Hope lives in this harrowing high fantasy adventure taking place in 1920s Oklahoma and the magical world of Iska.
When Del woke up the first thing she noticed was that Huck was gone, and she was immediately fearful. "Huck?" she asked.
"Calm yourself, daughter of man," she heard Thomasine say, and she turned to find the Lady of the Plains back at her kitchen table, knitting something. Del noticed Jobe was still asleep, sitting across from Thomasine, and that Flavian was still knocked out on the couch.
Some kind of magic, Del thought. "Where's Huck?" she asked.
"Outside, enjoying a cigarette and the rain," said Thomasine. "I thought we could chat, just you and I."
"About what?" Del asked, suspicious.
"About your aunt, maybe," suggested Thomasine.
"Aunt Gracie?" Del asked. "Uncle Huck's wife? She's dead. How do you know about her?"
"Oh I hear things, coming across the rolling hills," explained the Lady of the Plains.
More magic, thought Del. Who was Thomasine?
"She was like a mother to you, wasn't she?"
"Yeah," Del admitted. "My folks died when I was young."
"Do you miss her?"
"Of course," said Del. "But she's gone now. Never coming back."
"Do you know how she died?"
Del could feel tears welling up in her. "I don't like these questions," she said.
"I'm sorry," said Thomasine. "I'm just curious about a few things."
"Like how strong Huck is."
"Uncle Huck is a hard man," said Del. "He's the strongest thing I know."
"Good," said Thomasine. "I think so too. Otherwise, I would send you back."
"Back to your city. Back home."
"Huck says it's not safe there," said Del.
"No, it's not," said Thomasine. "But it's not safe where you're going, either."
"Do you know about that?"
"I know Iska," said the Lady. "You must remember it is as dangerous a world as your own."
"I get that," said Del.
"You uncle takes care of you, doesn't he?"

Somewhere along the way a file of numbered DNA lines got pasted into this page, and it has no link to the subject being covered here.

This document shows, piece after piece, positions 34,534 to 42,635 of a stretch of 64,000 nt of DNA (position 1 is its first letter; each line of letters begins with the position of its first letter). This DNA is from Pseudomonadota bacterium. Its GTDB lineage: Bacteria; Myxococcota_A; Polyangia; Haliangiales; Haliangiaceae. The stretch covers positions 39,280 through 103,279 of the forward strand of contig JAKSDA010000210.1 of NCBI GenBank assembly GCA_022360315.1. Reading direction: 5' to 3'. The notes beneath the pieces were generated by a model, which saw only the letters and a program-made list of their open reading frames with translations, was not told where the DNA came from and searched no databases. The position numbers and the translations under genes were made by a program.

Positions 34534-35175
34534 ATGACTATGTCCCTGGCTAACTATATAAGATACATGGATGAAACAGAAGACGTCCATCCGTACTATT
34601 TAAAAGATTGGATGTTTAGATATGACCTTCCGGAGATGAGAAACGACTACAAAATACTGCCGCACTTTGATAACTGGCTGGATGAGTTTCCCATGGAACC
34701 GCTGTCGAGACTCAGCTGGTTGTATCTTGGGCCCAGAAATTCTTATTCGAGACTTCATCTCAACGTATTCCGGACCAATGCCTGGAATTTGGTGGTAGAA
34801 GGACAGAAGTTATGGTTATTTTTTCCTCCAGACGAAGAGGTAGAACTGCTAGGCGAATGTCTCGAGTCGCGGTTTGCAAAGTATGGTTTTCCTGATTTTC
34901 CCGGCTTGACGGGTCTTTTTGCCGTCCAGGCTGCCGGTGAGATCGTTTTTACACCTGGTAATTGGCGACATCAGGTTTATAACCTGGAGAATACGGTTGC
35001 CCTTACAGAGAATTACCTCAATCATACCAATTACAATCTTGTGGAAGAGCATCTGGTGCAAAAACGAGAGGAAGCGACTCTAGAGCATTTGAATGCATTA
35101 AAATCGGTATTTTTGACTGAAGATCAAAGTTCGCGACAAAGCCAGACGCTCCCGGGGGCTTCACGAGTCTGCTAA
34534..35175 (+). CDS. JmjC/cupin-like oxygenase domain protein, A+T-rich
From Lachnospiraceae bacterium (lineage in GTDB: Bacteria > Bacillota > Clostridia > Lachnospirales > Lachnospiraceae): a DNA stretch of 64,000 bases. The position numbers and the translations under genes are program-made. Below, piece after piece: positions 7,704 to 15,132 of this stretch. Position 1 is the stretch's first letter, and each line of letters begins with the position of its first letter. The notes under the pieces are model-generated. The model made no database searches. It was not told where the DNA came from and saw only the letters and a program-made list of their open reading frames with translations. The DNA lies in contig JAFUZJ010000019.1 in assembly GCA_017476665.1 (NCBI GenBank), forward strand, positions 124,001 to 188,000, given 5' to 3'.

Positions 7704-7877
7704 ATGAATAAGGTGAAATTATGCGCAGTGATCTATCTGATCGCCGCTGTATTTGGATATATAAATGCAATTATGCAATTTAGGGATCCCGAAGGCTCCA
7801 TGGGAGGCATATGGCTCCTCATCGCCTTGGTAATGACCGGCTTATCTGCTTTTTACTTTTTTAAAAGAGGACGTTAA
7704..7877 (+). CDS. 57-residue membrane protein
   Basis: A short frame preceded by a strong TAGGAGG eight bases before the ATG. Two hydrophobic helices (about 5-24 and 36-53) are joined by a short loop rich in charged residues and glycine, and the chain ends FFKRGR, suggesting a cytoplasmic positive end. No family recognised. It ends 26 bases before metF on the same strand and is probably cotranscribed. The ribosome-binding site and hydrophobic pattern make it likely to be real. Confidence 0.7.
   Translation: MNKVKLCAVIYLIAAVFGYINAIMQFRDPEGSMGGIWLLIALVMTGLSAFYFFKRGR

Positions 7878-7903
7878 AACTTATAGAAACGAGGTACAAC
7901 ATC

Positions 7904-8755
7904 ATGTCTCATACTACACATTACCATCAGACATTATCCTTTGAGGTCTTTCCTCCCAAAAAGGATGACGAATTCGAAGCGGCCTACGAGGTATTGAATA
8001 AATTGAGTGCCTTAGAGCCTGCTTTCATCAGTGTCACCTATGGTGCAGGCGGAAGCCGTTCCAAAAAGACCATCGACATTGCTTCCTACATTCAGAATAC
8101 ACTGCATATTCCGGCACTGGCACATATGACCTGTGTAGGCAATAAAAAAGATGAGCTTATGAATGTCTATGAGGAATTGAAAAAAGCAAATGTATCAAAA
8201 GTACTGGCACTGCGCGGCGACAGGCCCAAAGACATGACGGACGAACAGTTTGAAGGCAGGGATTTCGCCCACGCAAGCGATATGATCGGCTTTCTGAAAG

"Has for a long time," Del answered.
"You're growing up now, though."
"Yeah," said Del, both proud and ashamed.
"You're going to have to take care of him too," said Thomasine.
"I know," said Del. She had been thinking the same thing herself, only....
"You don't feel up to it," said Thomasine, as though she sensed Del's thoughts. "But I assure you, you are."
"Yeah..." said Del, distantly. "I'm worried about Huck right now."
"Worried because you think he's in danger, or worried because you are in danger?"
"I guess I'm worried about myself," said Del, honestly.
"You are going to have to learn to take care of the people around you, instead of letting them take care of you," Thomasine instructed. "But I have something for you, look."
The Lady of the Plains stood and carried what she had been knitting over to Del. It was a short blue scarf, made of a gossamer yarn. Del took it into her hands -- it was incredibly soft, but just the touch of it made her feel something else, something...
"It will make you strong if you wear it," said Thomasine.
"Thank you," said Del, taking it into her hands. Without thinking she wrapped it around her neck, where it clung as though it had always been there.
Del sat back, not knowing what to say next. Thomasine knelt next to Flavian and checked the temperature of his forehead with the back of her hand. "I think the night will do it," said the Lady. "And then you four can be off."
The idea of leaving somewhere so calm -- suspicious as she was -- made Del a little sad. She thought of the feeling of the scarf around her neck, and Thomasine's sweet words. "Thomasine?" she began. "Thank you for helping us. I know nobody helps nobody anymore."
"It only seems like that is true," said the Lady. "You'll see."
Huck came back in slightly damp and smelling of tobacco. Del looked at him quick and saw there was almost a happiness in his face.
"Hey kid," he greeted Del. "Everything ok in here?"
"Yeah," said Del. "Thomasine gave me this scarf." She pointed to her neck.
"That's very pretty," said Huck.
"Yeah," said Del, almost embarrassed that someone had given her something and she had taken it.
"I'm going to kill the chicken for tonight's meal," said Thomasine. "I'll be back in a little while. The other two should wake up soon." She smiled at both of them and disappeared to the back of the cottage. Del and Huck heard a door open and the sound of rain as Thomasine went out back, and then the sound of the door closing behind her.
"You alright, Del?" Huck asked.
"Yeah," she said, curious as to his asking.
"You look pale," he said.
"I feel like I've been talking to a ghost," Del said.
"I know what you mean," he agreed.
"I almost wish I could stay here."
"I have a feeling that isn't possible, Del. This, whatever it is, can't last."
"I know that," she said. "I just... I guess there still is good in the world. But we can't have it, can we, Uncle Huck?"
"No. Not yet, Del."
"When do you think we will?"
"I don't know," he answered as best he could. "Someday, I promise."
She knew he couldn't promise that, even if he said he did. She felt sad all of the sudden, and then she remembered the scarf at the neck, which warmed her heart. "She said we'll be off tomorrow."
"Yeah," said Huck. "I think so."